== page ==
Far from it. In fact, Wankel rotary engines are very much alive and kicking and are currently being used in Automotive, Aerospace, and Marine applications worldwide.
While most people associate Wankel rotary engines with past vehicles such the Mazda RX7 & RX8 and Norton rotary motorcycles of the 1980s, the fact is Wankel engines have and are still currently used in everything from snowmobiles to speedboats to aeroplanes and even space vehicle launch systems, therefore rather than a failed obsolete technology, Wankel engines have been hugely successful in niche applications. These are typically applications that require ultra-small form factor, very low weight and high power density.
One of the core markets for Wankel engines over the last 30 to 40 years has been unmanned aerospace (RPV’s and UAV’s). The UK, in particular, has led the world in developing engines for this application and in doing so has demonstrated the Wankel rotaries’ superiority over piston reciprocating engines. Rotaries typically outperform piston reciprocating engines in endurance, performance, and simplicity of operation and maintenance; this has led to its selection for use in some of the world’s most successful UAV projects including Textron’s Shadow platforms and the UK’s own Watchkeeper programme.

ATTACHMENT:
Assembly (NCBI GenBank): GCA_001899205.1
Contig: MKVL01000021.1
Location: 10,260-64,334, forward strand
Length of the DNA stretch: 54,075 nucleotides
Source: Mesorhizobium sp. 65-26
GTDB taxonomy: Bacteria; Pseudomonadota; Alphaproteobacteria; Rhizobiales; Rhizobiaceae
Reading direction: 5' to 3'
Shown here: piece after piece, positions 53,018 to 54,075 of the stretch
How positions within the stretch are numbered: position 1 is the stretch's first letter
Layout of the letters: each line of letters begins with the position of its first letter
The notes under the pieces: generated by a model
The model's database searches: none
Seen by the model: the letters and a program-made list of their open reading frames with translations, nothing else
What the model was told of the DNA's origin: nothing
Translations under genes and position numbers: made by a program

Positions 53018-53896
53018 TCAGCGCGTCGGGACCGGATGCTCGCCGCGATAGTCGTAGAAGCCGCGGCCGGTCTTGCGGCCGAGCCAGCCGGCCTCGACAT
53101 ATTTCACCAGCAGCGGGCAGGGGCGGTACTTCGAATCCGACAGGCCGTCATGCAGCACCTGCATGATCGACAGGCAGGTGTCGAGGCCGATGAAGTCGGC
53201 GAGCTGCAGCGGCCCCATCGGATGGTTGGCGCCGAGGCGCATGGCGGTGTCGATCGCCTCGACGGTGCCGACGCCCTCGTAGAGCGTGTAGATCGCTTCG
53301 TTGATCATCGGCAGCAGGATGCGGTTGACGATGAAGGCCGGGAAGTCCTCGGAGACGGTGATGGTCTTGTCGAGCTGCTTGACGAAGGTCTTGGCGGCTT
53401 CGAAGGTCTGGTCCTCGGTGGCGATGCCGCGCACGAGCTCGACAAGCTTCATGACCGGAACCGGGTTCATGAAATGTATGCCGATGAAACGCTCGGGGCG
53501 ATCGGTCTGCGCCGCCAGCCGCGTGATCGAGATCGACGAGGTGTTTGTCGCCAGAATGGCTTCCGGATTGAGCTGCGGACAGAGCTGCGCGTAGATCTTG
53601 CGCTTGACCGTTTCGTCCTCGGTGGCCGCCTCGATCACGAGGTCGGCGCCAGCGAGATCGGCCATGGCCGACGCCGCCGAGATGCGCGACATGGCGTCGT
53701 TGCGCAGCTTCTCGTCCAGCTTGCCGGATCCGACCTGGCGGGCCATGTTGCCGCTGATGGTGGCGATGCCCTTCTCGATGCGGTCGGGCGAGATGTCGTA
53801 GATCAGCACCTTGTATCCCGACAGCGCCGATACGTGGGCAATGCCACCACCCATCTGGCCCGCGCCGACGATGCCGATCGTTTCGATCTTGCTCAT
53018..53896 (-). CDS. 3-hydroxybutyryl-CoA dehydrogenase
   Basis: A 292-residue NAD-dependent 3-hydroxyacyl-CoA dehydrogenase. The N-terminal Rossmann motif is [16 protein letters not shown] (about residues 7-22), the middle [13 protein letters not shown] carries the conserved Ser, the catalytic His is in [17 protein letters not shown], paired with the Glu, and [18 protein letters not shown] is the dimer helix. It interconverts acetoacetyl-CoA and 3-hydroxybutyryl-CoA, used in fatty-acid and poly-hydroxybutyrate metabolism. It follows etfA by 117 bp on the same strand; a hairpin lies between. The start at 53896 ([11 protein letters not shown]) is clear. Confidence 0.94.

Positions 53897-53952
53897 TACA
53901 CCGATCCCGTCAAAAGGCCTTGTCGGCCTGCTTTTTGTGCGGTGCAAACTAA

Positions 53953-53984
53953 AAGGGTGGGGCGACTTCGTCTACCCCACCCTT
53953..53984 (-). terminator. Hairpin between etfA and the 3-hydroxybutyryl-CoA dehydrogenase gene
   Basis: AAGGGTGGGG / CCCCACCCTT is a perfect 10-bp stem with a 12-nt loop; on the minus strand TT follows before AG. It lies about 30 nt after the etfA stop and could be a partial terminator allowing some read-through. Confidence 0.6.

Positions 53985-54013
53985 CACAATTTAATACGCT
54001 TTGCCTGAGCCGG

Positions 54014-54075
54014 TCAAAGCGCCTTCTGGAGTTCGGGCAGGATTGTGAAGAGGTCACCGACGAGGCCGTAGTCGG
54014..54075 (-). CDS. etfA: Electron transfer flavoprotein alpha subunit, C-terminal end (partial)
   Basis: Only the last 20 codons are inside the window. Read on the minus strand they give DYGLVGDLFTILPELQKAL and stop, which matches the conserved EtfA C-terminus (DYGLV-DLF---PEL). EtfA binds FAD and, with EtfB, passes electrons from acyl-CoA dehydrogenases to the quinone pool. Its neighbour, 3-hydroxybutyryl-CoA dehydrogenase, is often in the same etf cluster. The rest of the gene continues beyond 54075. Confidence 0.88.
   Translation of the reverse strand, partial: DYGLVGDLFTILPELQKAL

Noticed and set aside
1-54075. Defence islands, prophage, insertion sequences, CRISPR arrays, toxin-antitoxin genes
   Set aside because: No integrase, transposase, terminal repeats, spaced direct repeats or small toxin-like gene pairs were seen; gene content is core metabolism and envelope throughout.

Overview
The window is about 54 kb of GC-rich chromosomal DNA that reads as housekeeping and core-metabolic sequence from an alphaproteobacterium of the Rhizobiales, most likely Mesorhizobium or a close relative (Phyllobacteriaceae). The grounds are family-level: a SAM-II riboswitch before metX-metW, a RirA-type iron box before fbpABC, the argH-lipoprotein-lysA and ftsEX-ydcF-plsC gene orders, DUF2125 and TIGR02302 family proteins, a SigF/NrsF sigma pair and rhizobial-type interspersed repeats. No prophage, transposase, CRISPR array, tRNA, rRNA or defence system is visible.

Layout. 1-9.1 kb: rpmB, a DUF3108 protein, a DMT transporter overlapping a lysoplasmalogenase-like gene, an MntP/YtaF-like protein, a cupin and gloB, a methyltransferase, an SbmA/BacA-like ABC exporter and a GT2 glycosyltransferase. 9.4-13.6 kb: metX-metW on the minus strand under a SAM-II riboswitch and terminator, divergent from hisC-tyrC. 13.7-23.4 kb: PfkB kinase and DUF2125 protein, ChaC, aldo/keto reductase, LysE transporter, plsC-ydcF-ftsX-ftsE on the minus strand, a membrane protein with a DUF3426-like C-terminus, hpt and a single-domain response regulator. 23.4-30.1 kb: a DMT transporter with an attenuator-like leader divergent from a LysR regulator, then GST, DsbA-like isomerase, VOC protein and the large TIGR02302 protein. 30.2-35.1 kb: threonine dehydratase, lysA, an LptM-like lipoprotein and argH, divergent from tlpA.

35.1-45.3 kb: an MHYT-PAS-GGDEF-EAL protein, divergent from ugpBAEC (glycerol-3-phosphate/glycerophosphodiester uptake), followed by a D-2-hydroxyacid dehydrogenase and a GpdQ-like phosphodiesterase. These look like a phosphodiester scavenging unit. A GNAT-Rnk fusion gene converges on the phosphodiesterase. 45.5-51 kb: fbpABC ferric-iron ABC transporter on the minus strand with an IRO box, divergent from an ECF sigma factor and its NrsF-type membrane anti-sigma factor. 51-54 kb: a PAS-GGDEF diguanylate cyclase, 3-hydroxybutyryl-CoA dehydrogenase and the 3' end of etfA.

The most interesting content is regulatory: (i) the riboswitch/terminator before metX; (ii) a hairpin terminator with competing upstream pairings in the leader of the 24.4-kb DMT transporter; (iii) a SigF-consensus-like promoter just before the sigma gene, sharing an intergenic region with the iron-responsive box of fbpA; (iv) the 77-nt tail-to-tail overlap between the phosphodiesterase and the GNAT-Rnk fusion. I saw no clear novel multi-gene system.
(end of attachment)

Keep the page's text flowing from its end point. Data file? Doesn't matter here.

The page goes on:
Rather than a failed obsolete technology, Wankel engines have been hugely successful in niche applications.
Advanced Innovative Engineering as a company has built on this UK track record of success in Wankel rotary engines and since its formation in 2012 developed a range of cutting-edge engines designed specifically to meet the needs of 21st century OEM’s, integrators and applications.
AIE’s ambitions do not solely lie in the growing unmanned sector though; our goal is to explore all potential applications in the aerospace, automotive and marine sectors that we believe can benefit from the rotary engine’s unrivalled strengths.
This article is part of a question and answer series which can be found at: Ten inaccurate preconceptions about Wankel rotary engines discussed